Appropriating aspects of consumer culture as raw material for their work is something that artists have been doing well since the consumerist boom of post-WWII years. From the literal approach of Jeff Koons to the gritty recycled found objects of Robert Rauschenberg, artists don’t ever tire of objects that we imbue with mysterious powers, that we use and that we unceremoniously dispose of.
After all, what’s not to like in the glossy surface of advertising? Why wouldn’t the mingling of thrill and guilt brought on by the acquisition of something you don’t need be an appropriate subject for art? Yet, in these lean times of never ending economic misery, fetishising such empty pursuits feels just plain wrong. Has art turned to anti-consumerism to keep up with the zeitgeist or do we just notice it more when we’re looking for distraction from the mindless trap of shopping without funds?
Let’s contemplate for a moment Happy Deep Inside my Heart, the Antony Micallef exhibition at Lazarides in Rathbone Place. The gallery itself specializes in street artists, a market that was non-existent 20 years ago when street art was perceived more as a guerilla practice than as a popular commodity. Of course, things change, the market co-opts all objects or practices for which there might be a demand and artist do not have to starve in order to uphold principles. Yet some use their very entry into the art market as a way to expose its inner workings and to provide a critical stance.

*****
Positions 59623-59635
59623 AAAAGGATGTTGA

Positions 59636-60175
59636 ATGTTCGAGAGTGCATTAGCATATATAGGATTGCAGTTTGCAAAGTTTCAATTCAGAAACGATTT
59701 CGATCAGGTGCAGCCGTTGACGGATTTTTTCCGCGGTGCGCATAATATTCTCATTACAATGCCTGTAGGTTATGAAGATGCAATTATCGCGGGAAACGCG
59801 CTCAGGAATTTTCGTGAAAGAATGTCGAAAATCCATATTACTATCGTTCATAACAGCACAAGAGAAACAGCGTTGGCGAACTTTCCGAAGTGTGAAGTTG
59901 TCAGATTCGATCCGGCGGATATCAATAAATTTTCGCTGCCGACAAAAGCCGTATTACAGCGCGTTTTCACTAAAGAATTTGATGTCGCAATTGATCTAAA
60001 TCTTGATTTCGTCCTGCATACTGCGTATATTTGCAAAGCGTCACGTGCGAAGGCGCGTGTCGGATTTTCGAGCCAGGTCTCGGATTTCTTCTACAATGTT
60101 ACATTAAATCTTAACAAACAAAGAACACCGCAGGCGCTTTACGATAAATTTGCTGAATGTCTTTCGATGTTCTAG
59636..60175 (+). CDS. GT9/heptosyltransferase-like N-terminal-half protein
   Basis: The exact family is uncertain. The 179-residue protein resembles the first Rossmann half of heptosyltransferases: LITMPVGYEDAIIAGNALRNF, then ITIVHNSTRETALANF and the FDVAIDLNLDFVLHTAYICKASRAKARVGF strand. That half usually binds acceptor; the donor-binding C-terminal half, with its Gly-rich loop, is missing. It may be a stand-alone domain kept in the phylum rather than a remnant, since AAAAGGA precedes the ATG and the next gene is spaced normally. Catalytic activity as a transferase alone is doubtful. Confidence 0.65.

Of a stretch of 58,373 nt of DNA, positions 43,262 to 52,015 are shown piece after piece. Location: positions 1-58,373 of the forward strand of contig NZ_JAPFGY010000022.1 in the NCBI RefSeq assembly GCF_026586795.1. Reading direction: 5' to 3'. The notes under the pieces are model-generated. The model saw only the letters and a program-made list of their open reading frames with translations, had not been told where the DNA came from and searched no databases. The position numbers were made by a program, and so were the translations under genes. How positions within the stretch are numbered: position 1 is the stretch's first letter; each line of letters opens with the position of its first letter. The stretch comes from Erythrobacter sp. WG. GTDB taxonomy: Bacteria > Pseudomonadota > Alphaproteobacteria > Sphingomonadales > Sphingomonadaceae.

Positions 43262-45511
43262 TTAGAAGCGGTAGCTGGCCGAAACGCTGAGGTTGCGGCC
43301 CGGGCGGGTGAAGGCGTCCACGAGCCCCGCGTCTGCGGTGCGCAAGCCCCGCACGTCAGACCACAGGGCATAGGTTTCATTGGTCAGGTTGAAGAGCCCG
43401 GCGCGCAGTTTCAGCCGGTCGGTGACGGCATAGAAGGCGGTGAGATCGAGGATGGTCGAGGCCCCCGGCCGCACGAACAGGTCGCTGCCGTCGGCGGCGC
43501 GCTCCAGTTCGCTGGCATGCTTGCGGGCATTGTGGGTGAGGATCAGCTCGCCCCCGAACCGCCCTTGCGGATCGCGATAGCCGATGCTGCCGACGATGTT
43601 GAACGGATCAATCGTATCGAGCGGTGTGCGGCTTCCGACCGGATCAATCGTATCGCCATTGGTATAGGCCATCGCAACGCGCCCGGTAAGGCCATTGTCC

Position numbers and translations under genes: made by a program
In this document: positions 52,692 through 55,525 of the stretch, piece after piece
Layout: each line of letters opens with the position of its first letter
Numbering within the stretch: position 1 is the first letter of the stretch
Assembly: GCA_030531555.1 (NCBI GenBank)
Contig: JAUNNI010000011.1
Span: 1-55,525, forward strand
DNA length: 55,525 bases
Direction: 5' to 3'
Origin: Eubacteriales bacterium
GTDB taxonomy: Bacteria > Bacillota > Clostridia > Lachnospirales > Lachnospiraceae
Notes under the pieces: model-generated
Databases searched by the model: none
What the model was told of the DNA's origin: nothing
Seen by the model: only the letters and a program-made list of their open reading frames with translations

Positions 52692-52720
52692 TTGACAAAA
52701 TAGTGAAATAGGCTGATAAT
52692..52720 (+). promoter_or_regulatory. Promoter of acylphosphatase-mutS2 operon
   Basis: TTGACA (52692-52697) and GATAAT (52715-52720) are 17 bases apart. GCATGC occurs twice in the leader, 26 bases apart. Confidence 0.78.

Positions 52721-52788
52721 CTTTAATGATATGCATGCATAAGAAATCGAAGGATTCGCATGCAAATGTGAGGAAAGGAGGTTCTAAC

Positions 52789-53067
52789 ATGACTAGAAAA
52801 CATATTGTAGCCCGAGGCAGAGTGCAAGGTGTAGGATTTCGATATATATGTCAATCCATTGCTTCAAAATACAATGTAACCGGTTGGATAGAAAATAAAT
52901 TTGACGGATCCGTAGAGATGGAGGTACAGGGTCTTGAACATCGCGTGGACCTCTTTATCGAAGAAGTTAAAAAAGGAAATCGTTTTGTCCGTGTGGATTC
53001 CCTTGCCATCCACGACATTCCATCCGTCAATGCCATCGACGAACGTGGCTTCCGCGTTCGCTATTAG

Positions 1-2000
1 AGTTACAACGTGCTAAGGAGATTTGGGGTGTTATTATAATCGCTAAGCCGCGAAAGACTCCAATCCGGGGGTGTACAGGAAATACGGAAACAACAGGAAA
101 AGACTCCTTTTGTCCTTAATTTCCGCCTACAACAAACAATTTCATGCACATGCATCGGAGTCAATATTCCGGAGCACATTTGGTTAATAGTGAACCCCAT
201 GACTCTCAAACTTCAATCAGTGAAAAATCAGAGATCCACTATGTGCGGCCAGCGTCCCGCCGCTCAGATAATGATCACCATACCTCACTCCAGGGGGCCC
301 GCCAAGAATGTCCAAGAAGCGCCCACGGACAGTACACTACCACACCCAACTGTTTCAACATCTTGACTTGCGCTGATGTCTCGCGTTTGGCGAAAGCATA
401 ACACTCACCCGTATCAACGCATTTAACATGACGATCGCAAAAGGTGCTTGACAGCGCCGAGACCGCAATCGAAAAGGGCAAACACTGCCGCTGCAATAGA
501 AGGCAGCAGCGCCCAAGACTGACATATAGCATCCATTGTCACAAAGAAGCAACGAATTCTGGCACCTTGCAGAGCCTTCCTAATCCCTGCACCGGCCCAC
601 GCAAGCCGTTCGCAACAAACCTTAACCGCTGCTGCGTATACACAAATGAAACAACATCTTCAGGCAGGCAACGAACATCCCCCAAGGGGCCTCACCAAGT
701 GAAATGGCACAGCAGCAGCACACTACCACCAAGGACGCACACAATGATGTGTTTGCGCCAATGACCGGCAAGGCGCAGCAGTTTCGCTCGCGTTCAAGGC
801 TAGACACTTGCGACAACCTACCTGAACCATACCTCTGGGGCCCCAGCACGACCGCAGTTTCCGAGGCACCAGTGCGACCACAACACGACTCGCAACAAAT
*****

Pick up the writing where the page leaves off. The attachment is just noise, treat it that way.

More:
Antony Micallef might just be of this ilk of gentle subversives. His work is part of the biggest collections over the world, well represented in America, big in Japan. It is featured in Vogue, yet it is undeniably deconstructing the vocabulary of beauty and fashion advertising, thus showing the ugly side of lipstick and footwear you never knew existed. Looking at his large scale paintings and his tiny, childish drawings, you could truly believe that Barbie is evil. There is a unique tension between the infantile and soft aspects of his paintings and the dark undertone that creeps to the forefront of the work when you look at it more carefully. No amount of pastel colours, gems and rainbows can hide the violence suggested by psychotic scribbles and the objectification of female body parts, peaking through the saccharine sweet first impression.
We left the gallery with a strange feeling of having seen too much and yet wanting to go back for another look. If this is a criticism of consumerism, why does it turn the empty cycle of identifying with objects into such a dangerous and attractive experience?
(Antony Micallef new solo exhibition is on until October 22nd)